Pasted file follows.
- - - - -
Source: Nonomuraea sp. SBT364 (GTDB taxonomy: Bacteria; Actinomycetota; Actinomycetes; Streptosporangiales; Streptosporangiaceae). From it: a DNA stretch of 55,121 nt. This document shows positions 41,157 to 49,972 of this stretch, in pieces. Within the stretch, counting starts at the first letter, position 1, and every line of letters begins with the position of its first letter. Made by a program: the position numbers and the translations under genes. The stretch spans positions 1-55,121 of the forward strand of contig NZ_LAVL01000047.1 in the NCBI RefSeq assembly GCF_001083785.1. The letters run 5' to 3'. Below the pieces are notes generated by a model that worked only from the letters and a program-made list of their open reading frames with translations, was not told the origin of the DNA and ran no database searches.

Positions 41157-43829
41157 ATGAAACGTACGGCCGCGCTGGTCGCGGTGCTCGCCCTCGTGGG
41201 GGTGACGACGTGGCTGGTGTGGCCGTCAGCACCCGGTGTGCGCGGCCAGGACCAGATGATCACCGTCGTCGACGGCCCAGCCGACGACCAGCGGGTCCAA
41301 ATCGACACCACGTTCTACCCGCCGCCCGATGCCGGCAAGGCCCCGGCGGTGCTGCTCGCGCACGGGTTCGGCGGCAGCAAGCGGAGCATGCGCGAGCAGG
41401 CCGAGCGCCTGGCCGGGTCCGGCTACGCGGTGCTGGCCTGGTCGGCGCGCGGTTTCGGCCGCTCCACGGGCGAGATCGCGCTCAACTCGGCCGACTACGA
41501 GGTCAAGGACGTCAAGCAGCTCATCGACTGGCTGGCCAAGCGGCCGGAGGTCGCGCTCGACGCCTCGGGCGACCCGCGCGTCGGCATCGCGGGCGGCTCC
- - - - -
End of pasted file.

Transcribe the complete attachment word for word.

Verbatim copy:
Source: Nonomuraea sp. SBT364 (GTDB taxonomy: Bacteria; Actinomycetota; Actinomycetes; Streptosporangiales; Streptosporangiaceae). From it: a DNA stretch of 55,121 nt. This document shows positions 41,157 to 49,972 of this stretch, in pieces. Within the stretch, counting starts at the first letter, position 1, and every line of letters begins with the position of its first letter. Made by a program: the position numbers and the translations under genes. The stretch spans positions 1-55,121 of the forward strand of contig NZ_LAVL01000047.1 in the NCBI RefSeq assembly GCF_001083785.1. The letters run 5' to 3'. Below the pieces are notes generated by a model that worked only from the letters and a program-made list of their open reading frames with translations, was not told the origin of the DNA and ran no database searches.

Positions 41157-43829
41157 ATGAAACGTACGGCCGCGCTGGTCGCGGTGCTCGCCCTCGTGGG
41201 GGTGACGACGTGGCTGGTGTGGCCGTCAGCACCCGGTGTGCGCGGCCAGGACCAGATGATCACCGTCGTCGACGGCCCAGCCGACGACCAGCGGGTCCAA
41301 ATCGACACCACGTTCTACCCGCCGCCCGATGCCGGCAAGGCCCCGGCGGTGCTGCTCGCGCACGGGTTCGGCGGCAGCAAGCGGAGCATGCGCGAGCAGG
41401 CCGAGCGCCTGGCCGGGTCCGGCTACGCGGTGCTGGCCTGGTCGGCGCGCGGTTTCGGCCGCTCCACGGGCGAGATCGCGCTCAACTCGGCCGACTACGA
41501 GGTCAAGGACGTCAAGCAGCTCATCGACTGGCTGGCCAAGCGGCCGGAGGTCGCGCTCGACGCCTCGGGCGACCCGCGCGTCGGCATCGCGGGCGGCTCC